Mercury’s high density compared to other planets remains a mystery. MESSENGER investigations found a surface that didn’t have a lot of iron in it, but lots of volatile materials such as sodium and sulfur.
The surface had volcanoes on it and still has water ice in permanently shadowed craters near the poles.
Its magnetic field produces weird effects that are still being examined. NASA speaks of “unexplained bursts of electrons and highly variable distributions of different elements” in its tenuous atmosphere, called an exosphere.
“Our only regret is that we have insufficient propellant to operate another 10 years, but we look forward to the incredible science returns planned for the final eight months of the mission,” stated Andy Calloway, MESSENGER mission operations manager at the Johns Hopkins University Applied Physics Laboratory, at the time.
MESSENGER has done several orbital-boosting maneuvers in recent months to prolong the mission as possible. The first one in June adjusted its orbit to between 71.4 miles (115 kilometers) and 97.2 miles (156.4 kilometers), while the second in September went lower: a minimum of 15.7 miles (25.2 kilometers) to 58.2 miles (93.7 kilometers).
New pictures of water ice at Mercury’s north pole — the first such optical images ever — could help scientists better understand how water came to planets in the rest of the Solar System, including Earth. The image you see above came courtesy of NASA’s MErcury Surface, Space ENvironment, GEochemistry, and Ranging (MESSENGER) spacecraft.
Mercury is a hot planet (it’s the closest one to the Sun), so the only way the ice survives is in deep shadow. This makes it hard to spot unless scientists use some clever techniques. In this case, they examined some scattered light from Prokofiev, the biggest crater in Mercury’s north pole suspected to hold the deposits.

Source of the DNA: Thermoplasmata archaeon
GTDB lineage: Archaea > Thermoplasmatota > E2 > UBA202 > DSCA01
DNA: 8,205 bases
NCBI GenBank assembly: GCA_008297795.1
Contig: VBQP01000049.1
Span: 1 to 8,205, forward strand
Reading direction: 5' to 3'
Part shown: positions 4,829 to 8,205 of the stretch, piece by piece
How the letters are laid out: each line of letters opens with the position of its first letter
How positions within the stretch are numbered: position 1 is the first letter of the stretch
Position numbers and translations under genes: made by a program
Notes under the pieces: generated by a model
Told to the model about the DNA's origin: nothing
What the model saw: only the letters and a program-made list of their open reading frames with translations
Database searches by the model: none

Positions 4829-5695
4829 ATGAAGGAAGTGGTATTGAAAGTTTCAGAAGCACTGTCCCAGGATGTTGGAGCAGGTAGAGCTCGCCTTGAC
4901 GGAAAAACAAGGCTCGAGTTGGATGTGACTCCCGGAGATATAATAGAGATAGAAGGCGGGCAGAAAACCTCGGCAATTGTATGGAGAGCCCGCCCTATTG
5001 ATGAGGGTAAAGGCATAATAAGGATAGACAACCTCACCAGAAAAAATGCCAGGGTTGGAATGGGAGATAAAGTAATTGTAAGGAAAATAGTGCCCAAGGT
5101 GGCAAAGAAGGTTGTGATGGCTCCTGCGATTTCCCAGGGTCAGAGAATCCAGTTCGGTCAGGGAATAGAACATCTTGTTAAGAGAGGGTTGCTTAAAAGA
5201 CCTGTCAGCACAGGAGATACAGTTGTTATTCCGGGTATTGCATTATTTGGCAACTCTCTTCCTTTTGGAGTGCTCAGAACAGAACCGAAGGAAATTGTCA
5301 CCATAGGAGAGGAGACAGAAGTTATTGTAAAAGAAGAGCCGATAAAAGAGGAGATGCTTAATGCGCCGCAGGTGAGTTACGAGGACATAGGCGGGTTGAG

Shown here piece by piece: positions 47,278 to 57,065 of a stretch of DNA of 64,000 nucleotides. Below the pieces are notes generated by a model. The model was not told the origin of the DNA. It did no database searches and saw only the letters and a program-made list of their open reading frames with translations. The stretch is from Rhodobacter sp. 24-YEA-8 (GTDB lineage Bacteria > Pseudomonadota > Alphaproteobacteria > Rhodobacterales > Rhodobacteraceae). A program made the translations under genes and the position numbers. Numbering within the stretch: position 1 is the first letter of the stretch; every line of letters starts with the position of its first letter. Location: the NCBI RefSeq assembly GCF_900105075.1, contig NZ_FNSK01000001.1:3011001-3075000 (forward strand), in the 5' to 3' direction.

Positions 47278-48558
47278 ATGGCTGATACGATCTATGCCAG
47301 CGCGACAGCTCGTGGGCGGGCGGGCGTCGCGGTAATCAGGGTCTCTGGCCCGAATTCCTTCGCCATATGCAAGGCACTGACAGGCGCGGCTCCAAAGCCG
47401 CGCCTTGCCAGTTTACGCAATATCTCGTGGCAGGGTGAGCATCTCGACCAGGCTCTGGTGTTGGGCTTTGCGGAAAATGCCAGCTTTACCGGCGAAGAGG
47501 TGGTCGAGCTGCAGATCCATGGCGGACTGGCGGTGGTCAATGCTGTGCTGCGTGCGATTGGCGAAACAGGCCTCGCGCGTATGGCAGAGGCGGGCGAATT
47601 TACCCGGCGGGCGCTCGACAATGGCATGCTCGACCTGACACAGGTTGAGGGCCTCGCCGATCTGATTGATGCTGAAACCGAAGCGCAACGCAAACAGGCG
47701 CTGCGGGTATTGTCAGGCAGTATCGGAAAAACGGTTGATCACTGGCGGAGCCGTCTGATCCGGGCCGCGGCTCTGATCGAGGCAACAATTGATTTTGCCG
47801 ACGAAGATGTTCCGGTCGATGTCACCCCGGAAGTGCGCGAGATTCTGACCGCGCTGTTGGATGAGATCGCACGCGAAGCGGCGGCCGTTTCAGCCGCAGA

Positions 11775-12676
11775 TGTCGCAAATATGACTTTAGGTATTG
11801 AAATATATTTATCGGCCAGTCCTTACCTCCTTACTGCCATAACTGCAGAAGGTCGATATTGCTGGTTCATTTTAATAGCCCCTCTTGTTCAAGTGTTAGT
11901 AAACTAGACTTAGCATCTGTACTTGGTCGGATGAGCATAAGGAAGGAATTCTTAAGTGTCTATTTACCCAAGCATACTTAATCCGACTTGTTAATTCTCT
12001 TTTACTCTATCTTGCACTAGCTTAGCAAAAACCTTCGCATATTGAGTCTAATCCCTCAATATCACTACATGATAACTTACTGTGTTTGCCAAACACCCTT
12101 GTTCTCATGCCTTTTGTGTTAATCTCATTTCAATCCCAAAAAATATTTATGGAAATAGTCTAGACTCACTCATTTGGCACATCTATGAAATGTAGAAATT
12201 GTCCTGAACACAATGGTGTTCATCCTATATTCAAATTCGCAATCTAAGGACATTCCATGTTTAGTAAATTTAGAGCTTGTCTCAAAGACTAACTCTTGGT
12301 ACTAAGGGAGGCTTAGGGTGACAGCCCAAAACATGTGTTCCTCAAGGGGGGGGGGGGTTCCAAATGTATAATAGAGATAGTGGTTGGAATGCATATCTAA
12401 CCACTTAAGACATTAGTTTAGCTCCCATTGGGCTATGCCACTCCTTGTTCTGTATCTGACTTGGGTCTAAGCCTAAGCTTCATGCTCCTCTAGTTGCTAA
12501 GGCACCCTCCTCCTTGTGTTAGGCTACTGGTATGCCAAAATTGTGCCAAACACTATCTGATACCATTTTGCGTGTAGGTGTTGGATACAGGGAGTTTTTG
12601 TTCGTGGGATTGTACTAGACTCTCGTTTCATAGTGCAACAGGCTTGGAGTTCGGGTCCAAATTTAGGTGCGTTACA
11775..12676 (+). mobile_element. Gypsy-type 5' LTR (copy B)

The pictures show that Prokofiev’s surface water ice likely arrived after the craters underneath. And in an intriguing find, there is probably other water ice sitting under dark materials believed to be “frozen organic-rich compounds,” stated the Johns Hopkins University Applied Physics Laboratory.
“This result was a little surprising, because sharp boundaries indicate that the volatile deposits at Mercury’s poles are geologically young, relative to the time scale for lateral mixing by impacts,” stated lead researcher Nancy Chabot, the Instrument Scientist for MESSENGER’s Mercury dual imaging system.
“One of the big questions we’ve been grappling with is ‘When did Mercury’s water ice deposits show up?’ Are they billions of years old, or were they emplaced only recently?”, added Chabot, who is a planetary scientist at the Johns Hopkins University Applied Physics Laboratory in Maryland. “Understanding the age of these deposits has implications for understanding the delivery of water to all the terrestrial planets, including Earth.”